The Introducer Volume 3 | Page 7

Tan regards hemp as "a weed" in the plant kingdom, because hemp possesses a tenacious vitality and adaptability. In the last eighty years, even though hemp has always been listed as a Schedule I drug, its capacity to survive in a variety of environments from temperate to extreme is unparalleled. He calls hemp a “misunderstood hero,” indicating that, while developments in science and technology are providing benefits to many aspects of our lives, the resource exploitation and new material applications of petrochemical products are causing many issues.  Among these issues, says Tan, are global climate change, environmental pollution, and food safety...all of which could be linking to the emergence of many previously unseen diseases as well as cancer and mental illnesses.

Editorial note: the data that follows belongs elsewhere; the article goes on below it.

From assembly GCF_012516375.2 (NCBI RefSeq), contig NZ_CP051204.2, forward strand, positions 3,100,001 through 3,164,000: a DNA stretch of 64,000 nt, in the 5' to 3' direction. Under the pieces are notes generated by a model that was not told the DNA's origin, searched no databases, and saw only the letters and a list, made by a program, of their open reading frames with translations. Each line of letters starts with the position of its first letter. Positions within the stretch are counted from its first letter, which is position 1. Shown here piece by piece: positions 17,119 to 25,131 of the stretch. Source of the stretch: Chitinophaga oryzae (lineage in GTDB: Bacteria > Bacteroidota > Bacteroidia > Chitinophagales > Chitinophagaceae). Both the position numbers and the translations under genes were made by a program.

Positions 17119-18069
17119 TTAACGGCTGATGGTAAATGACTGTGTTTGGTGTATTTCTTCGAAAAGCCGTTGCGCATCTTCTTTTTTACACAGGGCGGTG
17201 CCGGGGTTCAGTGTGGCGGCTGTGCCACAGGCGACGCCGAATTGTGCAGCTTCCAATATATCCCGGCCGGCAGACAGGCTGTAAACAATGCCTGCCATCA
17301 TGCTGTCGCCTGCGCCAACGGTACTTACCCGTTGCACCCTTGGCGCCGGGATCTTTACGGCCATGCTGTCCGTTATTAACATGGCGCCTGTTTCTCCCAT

There are so many uses for hemp, but, Tan points out that those who benefit first from hemp legalization must be the individuals utilizing the power of hemp to manage and treat their diseases. There are already millions in the United States using various forms of hemp to treat a variety of refractory diseases, including cancers, Parkinson’s, epilepsy, depression, and other diseases. “In Israel,” says Tan “twenty-five thousand advanced cancer patients can use hemp to relieve pain” replacing traditional medicine, like morphine that is made of opium derivatives. In China, the statistics on hemp medicinal use include five million advanced cancer patients, three million Parkinson’s patients, and ten million epilepsy patients, which, says Tan, accounts for one-fifth of the global population of epilepsy patients. In addition, he adds that ninety million people in China suffer from depression, a condition (along with all those previously mentioned diseases) that can be lessened if hemp were part of the treatment.